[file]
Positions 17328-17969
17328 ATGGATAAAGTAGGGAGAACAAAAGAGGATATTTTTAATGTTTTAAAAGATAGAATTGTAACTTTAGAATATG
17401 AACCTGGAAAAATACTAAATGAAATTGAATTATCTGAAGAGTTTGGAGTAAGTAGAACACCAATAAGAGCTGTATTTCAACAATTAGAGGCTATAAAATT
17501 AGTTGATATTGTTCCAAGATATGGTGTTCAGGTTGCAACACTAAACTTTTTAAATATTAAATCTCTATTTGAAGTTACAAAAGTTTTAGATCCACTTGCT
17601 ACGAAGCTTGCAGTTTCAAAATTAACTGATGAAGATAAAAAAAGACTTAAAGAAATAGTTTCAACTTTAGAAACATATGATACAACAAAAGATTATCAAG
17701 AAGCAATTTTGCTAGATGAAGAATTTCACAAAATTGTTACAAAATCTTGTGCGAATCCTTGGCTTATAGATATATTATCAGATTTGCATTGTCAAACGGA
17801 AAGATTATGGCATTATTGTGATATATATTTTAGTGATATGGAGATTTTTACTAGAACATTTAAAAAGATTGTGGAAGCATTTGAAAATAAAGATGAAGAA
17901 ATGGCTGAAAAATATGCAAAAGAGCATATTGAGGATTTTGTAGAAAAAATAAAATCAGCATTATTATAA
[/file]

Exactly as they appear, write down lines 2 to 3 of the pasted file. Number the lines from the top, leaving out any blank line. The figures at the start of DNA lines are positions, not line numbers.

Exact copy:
17328 ATGGATAAAGTAGGGAGAACAAAAGAGGATATTTTTAATGTTTTAAAAGATAGAATTGTAACTTTAGAATATG
17401 AACCTGGAAAAATACTAAATGAAATTGAATTATCTGAAGAGTTTGGAGTAAGTAGAACACCAATAAGAGCTGTATTTCAACAATTAGAGGCTATAAAATT